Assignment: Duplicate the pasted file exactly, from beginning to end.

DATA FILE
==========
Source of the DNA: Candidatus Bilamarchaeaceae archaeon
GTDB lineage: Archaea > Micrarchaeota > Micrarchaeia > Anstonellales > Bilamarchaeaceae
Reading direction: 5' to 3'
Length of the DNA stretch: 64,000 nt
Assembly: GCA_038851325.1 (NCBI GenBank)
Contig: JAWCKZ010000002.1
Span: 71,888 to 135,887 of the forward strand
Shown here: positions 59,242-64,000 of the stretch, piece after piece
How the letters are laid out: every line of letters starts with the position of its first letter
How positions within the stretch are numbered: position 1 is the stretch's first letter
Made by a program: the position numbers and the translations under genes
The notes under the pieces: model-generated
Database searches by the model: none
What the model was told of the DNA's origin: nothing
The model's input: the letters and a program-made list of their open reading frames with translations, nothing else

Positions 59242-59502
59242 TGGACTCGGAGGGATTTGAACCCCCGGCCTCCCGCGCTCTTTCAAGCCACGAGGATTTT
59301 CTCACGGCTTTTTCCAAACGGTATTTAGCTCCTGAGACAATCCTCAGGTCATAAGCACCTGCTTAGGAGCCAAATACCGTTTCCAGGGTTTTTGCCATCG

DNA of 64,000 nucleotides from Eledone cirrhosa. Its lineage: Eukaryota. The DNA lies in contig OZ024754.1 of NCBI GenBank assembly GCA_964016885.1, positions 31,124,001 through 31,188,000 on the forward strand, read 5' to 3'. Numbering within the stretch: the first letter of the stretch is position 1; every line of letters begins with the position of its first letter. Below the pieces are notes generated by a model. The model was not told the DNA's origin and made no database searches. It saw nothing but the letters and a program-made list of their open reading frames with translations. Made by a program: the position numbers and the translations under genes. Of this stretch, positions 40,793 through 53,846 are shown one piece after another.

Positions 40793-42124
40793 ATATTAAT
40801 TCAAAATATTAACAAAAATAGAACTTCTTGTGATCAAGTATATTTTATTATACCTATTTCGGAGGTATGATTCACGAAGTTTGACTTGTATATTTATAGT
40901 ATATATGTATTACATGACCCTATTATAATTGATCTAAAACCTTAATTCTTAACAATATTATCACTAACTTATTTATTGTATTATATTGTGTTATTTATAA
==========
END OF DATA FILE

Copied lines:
Source of the DNA: Candidatus Bilamarchaeaceae archaeon
GTDB lineage: Archaea > Micrarchaeota > Micrarchaeia > Anstonellales > Bilamarchaeaceae
Reading direction: 5' to 3'
Length of the DNA stretch: 64,000 nt
Assembly: GCA_038851325.1 (NCBI GenBank)
Contig: JAWCKZ010000002.1
Span: 71,888 to 135,887 of the forward strand
Shown here: positions 59,242-64,000 of the stretch, piece after piece
How the letters are laid out: every line of letters starts with the position of its first letter
How positions within the stretch are numbered: position 1 is the stretch's first letter
Made by a program: the position numbers and the translations under genes
The notes under the pieces: model-generated
Database searches by the model: none
What the model was told of the DNA's origin: nothing
The model's input: the letters and a program-made list of their open reading frames with translations, nothing else

Positions 59242-59502
59242 TGGACTCGGAGGGATTTGAACCCCCGGCCTCCCGCGCTCTTTCAAGCCACGAGGATTTT
59301 CTCACGGCTTTTTCCAAACGGTATTTAGCTCCTGAGACAATCCTCAGGTCATAAGCACCTGCTTAGGAGCCAAATACCGTTTCCAGGGTTTTTGCCATCG

DNA of 64,000 nucleotides from Eledone cirrhosa. Its lineage: Eukaryota. The DNA lies in contig OZ024754.1 of NCBI GenBank assembly GCA_964016885.1, positions 31,124,001 through 31,188,000 on the forward strand, read 5' to 3'. Numbering within the stretch: the first letter of the stretch is position 1; every line of letters begins with the position of its first letter. Below the pieces are notes generated by a model. The model was not told the DNA's origin and made no database searches. It saw nothing but the letters and a program-made list of their open reading frames with translations. Made by a program: the position numbers and the translations under genes. Of this stretch, positions 40,793 through 53,846 are shown one piece after another.

Positions 40793-42124
40793 ATATTAAT
40801 TCAAAATATTAACAAAAATAGAACTTCTTGTGATCAAGTATATTTTATTATACCTATTTCGGAGGTATGATTCACGAAGTTTGACTTGTATATTTATAGT
40901 ATATATGTATTACATGACCCTATTATAATTGATCTAAAACCTTAATTCTTAACAATATTATCACTAACTTATTTATTGTATTATATTGTGTTATTTATAA